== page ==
Ottawa is used to receiving – and rejecting – requests from the Quebec government for more control over federal programs and properties.
This time around, however, it's Ottawa that is trying to unload some assets onto the provincial government, and the Parti Québécois government that is rejecting the offer.
The Conservative Party's Quebec lieutenant and Infrastructure Minister, Denis Lebel, is confirming that Ottawa is willing to unload three federal bridges to the Quebec government for a symbolic amount. The federal government is arguing that its other bridges straddle provincial and national borders, which means that its links over the St. Lawrence, inside the Quebec territory, are expendable.
As it stands, Ottawa owns the Champlain and Jacques-Cartier bridges in Montreal, and the portion of the nearby Honoré-Mercier Bridge that straddles the St. Lawrence Seaway.
Ottawa is currently busy preparing for the construction of a new Champlain Bridge, as commuters in Montreal worry about the state of the 51-year-old infrastructure that needs the installation of an emergency "super-beam" to remain open to traffic.
Once its replacement is built, in the coming decade, Ottawa will gladly unload all three of its bridges in Quebec.
"As we announced on October 2, we are currently working on an accelerated schedule that will see the new bridge in service as early as is possible," said Marie-Josée Paquette, a spokeswoman for Mr. Lebel. "We are also open to listening to the proposals of the Québec government concerning the transfer of all the federal bridges in the greater Montreal area, once the new bridge is built."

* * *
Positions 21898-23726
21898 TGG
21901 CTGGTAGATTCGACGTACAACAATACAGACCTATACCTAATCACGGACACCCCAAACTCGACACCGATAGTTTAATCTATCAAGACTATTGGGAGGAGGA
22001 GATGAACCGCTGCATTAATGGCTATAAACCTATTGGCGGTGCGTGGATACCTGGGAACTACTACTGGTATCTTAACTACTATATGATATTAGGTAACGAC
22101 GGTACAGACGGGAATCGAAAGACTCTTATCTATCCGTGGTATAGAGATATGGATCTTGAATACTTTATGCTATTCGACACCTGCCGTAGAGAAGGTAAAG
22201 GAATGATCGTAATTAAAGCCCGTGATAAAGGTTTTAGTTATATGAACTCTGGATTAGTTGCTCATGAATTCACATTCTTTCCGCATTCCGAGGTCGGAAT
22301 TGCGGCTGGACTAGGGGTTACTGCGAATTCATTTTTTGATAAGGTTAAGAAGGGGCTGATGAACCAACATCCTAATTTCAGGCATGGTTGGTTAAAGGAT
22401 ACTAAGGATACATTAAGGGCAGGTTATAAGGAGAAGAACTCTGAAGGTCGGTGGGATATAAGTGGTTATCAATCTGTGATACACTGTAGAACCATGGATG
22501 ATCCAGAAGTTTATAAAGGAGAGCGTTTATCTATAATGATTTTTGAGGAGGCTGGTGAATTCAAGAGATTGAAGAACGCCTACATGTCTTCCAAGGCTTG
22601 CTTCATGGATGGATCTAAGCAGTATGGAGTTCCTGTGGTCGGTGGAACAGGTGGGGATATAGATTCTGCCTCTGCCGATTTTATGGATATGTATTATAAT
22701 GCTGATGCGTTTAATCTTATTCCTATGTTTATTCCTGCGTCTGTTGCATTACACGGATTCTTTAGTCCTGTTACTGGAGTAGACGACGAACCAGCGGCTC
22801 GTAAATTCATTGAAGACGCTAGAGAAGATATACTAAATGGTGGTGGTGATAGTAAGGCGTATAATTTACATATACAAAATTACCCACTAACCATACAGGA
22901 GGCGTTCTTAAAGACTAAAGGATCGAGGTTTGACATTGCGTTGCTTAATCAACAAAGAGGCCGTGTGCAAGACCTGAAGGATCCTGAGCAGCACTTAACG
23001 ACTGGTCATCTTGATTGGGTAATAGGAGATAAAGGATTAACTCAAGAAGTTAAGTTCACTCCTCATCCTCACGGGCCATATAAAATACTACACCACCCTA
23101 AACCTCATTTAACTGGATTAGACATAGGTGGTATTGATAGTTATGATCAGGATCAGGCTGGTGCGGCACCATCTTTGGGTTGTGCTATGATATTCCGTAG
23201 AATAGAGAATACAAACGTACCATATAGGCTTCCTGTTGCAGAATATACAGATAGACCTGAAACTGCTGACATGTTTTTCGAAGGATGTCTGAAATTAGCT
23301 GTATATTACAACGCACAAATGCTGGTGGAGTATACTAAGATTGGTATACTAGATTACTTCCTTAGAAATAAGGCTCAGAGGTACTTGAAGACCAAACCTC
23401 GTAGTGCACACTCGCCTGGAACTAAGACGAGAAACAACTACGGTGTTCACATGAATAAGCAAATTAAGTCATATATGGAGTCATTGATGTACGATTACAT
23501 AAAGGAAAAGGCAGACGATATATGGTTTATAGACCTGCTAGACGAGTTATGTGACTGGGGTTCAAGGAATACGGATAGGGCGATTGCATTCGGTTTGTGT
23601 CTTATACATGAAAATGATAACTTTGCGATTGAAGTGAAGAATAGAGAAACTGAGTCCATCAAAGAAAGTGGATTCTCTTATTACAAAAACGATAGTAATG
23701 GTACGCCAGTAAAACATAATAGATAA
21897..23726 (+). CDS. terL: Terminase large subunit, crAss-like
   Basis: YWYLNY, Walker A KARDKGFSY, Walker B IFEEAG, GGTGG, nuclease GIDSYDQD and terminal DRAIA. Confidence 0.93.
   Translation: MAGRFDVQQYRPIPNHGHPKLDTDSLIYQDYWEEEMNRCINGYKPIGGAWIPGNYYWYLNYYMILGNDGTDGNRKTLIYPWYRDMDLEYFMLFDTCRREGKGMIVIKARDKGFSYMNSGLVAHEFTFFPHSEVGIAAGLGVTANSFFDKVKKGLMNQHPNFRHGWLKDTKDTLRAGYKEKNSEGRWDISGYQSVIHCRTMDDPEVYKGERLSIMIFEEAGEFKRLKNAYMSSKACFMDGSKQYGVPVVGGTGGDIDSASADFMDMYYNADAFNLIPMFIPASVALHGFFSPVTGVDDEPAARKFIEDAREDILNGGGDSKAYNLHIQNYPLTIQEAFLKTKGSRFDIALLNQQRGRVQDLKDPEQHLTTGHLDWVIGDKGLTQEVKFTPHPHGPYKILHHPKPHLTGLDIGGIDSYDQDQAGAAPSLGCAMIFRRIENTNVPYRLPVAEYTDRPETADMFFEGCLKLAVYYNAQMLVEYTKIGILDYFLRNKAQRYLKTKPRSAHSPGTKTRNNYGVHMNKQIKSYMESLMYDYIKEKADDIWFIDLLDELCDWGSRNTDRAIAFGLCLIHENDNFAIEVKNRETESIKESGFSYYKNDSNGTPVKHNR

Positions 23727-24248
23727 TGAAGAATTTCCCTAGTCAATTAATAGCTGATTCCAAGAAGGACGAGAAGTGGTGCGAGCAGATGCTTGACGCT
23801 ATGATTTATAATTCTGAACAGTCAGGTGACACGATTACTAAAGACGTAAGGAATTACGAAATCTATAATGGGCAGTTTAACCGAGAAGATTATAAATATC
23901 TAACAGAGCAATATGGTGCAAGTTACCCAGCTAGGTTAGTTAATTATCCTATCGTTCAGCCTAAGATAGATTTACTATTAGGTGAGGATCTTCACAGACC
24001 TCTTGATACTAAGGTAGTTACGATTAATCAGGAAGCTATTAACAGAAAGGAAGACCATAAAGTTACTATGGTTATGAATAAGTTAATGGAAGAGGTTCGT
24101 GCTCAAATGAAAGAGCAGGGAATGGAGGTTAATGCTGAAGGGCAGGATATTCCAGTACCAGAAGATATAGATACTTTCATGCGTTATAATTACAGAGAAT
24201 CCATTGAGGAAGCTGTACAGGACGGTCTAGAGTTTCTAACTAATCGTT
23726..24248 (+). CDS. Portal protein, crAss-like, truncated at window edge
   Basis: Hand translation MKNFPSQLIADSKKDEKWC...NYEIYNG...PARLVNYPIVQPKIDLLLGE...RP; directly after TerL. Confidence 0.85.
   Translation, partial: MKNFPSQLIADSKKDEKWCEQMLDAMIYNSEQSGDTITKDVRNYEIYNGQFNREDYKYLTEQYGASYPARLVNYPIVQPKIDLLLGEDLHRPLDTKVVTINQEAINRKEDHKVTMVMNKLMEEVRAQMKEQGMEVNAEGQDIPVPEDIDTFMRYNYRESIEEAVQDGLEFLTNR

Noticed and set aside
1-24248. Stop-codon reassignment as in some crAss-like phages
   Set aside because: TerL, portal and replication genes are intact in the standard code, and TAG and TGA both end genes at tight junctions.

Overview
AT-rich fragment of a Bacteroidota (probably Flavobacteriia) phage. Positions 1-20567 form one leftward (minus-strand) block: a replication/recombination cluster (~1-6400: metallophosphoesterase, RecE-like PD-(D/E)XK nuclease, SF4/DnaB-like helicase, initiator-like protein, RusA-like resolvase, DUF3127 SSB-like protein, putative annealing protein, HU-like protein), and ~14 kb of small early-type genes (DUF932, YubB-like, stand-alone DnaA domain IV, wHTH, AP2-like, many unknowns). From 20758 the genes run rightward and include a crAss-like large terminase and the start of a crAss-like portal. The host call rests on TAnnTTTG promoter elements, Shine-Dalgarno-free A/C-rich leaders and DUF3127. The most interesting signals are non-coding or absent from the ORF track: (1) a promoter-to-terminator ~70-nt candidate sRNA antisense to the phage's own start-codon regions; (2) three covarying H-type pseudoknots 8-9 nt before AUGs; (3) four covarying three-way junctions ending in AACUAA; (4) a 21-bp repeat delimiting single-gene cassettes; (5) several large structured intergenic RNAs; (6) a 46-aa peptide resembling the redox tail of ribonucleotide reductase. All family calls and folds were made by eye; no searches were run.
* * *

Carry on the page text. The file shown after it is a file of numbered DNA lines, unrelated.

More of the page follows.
Ottawa made its pitch after Quebec Premier Pauline Marois mused that Ottawa should pay for the new bridge, while leaving control of the project to the Quebec government. At this point, the cost of the massive project is estimated to be as high as $5-billion.
However, Quebec City has rejected the offer for the asset, at least for now. With over 160,000 crossings per day, the Champlain Bridge is one of the busiest bridges in the country.
"Our priority is to have a new bridge. We are not exploring the scenario of recuperating bridges from the federal government," said Yann Langlais-Plante, a spokesman for Quebec Transport Minister Sylvain Gaudreault.
Before Ottawa and Quebec City decide what to do with the ownership of the new structure, there are a series of other discussions that need to happen. For example, Ottawa is looking to impose tolls on the new bridge, while officials in Quebec City, Montreal and the suburbs on the South Shore argue that there is a need for a much more concerted approach to transport in the area. In addition, Ottawa and Quebec City still need to decide what kind of mass-transit system is put in place on the new Champlain Bridge.
Still, a Conservative official said it is ironic that Ms. Marois' Parti Québécois government was so quick to reject the offer.
"It's bizarre that they don't want to control that particular economic lever," the Conservative official said.
Daniel Leblanc is a parliamentary reporter in Ottawa.